To make matters worse, we in the State Department press corps, learned on 22 January that the day of the Obama's speech, Tuesday 20 January, US Secretary of State John Kerry had met with Dermer, Israel's ambassador to Washington for two whole hours in the State Department with Dermer never mentioning that he, his boss and Boehner were plotting an announcement to take the limelight away from Obama's speech. 

Boehner, along with Netanyahu, claimed that the invitation to address a joint Congressional session was bipartisan (on behalf of the Republican majority and the Democratic minority). This was refuted by Democratic Congressional leader Nancy Peloci and Senate minority leader Harry Reid. Feeling the heat, Boehner issued a statement at nine am on 22 January saying that, "At his request, PM Netanyahu of Israel will now address joint meeting of Congress on March 3 so he can attend AIPAC conference in DC." 

The original address had been scheduled for 11 February.


By any standard, the Boehner/Netanyahu scheme to sabotage a possible deal with Iran is backfiring. Dianne Feinstein, the influential California senator and until recently Chairman of the Senate Intelligence Committee, said in a statement to Haaretz that inviting Netanyahu to address Congress during an Israeli election period is "highly inappropriate" and that imposing new sanctions on Iran at this time is "reckless and dangerous".  It suggests a growing backlash against Netanyahu’s speech to Congress, causing some Democratic lawmakers to rethink their initial support for the Iran sanctions bill.

To bolster its case for a deal, the Obama administration leaked a memo to Bloomberg News showing a huge rift between the Israeli intelligence service, the Mossad, and Netanyahu. According to the report, the Mossad sides with Obama on the lack of efficacy of imposing more sanction on Iran at the present time. 

Meanwhile, suggestions to mitigate the situation yet keep Netanyahu’s visit in the cards, bordered on the absurd. Martin Indyk, a former American ambassador to Israel, and most recently the US envoy to the now defunct Palestinian/Israeli negotiations, suggested on Twitter that in the name of fair play (and equal time), Congress should invite the head of Israel's Labour Party, Yitzhak Herzog to address them, turning the US Capitol into an Israeli election debate venue.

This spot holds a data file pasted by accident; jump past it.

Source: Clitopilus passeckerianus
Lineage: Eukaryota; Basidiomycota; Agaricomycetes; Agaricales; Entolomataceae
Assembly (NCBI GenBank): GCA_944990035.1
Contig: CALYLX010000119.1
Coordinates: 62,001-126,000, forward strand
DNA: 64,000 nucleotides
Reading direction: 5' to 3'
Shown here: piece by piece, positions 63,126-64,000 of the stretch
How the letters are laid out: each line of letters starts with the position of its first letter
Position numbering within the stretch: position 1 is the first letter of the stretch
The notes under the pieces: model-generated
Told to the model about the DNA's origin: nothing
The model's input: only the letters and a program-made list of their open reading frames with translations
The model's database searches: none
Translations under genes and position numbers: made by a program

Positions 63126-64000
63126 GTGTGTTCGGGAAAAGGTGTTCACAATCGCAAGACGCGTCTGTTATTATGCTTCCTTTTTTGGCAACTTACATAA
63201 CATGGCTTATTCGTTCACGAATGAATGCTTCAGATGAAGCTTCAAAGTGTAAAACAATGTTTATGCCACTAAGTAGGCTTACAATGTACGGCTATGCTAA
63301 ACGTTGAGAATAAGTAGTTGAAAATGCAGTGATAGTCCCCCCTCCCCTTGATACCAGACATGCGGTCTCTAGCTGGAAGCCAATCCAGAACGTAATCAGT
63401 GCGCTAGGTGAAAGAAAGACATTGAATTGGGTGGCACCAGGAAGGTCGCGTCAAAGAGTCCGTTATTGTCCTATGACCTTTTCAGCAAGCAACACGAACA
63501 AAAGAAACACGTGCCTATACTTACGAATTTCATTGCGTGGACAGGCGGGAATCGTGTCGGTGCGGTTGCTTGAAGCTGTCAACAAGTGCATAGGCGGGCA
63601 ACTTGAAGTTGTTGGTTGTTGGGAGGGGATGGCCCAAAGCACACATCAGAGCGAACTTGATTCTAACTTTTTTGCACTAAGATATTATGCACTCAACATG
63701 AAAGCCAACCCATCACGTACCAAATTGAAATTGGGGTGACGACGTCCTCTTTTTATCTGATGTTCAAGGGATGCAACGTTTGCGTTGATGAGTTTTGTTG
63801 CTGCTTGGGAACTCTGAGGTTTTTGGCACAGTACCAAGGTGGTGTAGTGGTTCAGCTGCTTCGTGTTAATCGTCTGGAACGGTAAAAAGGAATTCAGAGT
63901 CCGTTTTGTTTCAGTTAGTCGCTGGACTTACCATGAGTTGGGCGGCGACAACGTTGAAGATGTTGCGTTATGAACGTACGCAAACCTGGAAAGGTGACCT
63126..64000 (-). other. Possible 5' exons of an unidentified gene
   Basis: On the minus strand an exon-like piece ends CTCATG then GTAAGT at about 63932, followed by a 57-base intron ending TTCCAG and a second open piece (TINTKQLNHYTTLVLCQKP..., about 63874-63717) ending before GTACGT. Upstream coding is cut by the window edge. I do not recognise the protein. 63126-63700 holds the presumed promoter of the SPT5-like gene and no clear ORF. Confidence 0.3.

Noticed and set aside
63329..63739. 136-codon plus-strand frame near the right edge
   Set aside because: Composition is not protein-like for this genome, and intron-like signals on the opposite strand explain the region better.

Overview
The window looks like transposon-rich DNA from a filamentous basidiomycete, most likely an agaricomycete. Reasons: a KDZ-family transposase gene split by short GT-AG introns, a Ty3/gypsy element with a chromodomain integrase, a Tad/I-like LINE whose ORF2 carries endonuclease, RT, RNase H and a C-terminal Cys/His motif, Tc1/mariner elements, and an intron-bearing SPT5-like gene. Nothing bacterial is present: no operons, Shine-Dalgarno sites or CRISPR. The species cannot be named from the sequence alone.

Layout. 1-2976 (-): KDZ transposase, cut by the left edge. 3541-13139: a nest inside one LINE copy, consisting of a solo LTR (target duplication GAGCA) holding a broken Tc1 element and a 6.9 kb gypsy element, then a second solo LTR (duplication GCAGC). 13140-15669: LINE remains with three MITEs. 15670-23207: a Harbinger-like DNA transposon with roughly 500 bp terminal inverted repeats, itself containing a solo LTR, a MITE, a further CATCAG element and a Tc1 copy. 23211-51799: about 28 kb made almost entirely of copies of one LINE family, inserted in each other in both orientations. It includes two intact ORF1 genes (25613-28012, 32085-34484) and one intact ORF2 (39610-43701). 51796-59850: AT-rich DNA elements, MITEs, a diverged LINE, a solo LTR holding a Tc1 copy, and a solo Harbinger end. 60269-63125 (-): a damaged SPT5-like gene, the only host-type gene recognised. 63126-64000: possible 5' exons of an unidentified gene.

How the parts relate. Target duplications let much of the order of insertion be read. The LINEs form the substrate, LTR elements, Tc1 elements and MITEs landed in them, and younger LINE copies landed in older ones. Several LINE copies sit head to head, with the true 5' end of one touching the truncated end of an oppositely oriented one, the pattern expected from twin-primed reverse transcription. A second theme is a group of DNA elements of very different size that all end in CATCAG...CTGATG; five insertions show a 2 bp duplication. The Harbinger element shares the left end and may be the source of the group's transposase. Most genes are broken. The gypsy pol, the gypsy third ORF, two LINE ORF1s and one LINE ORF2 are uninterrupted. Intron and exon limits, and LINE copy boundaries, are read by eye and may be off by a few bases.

Adding insult to injury, on Sunday, Netanyahu, in vintage fashion, rebuffed the increasing criticism from the White House and the US media, including the Likud's staunchest supporters at Fox News, and indicated he is going ahead with his plans to speak before the US Congress in Washington as invited by Boehner. 

It all makes for great a great political drama, but would it really compromise US-Israeli relations in any way? Not likely.

Khaled Elgindy, a scholar at the Brookings Institution's Middle East Center in Washington describes the current spat between Obama and Netanyahu as good political theatre but nothing more. "The US-Israel relationship historically has been fairly insulated from differences in personality, politics or policy," Elgindy said, but added that, "Netanyahu is unlikely to succeed in sabotaging a potential Iran deal".

But on whether this Obama-Netanyahu rift could influence the Obama administration's ability, or willingness, to make 2015 the year of altering the status quo in the direction of Palestinian statehood and ending the occupation, Elgindy said it was “even more unlikely".

"The administration has shown no sign of changing its current approach. If there is any change in the status quo, it will be despite, not because of, the US."

It is in this context, perhaps less ironic that only a week before Netanyahu's scheme to sabotage Obama's efforts to reach a deal with Iran took the administration by a storm and cast a huge shadow over his masterful State of the Union address, Obama had called Netanyahu to tell him that it was illegitimate for the Palestinians to join the ICC and that his administration will do all it can prevent Israel from facing war crimes.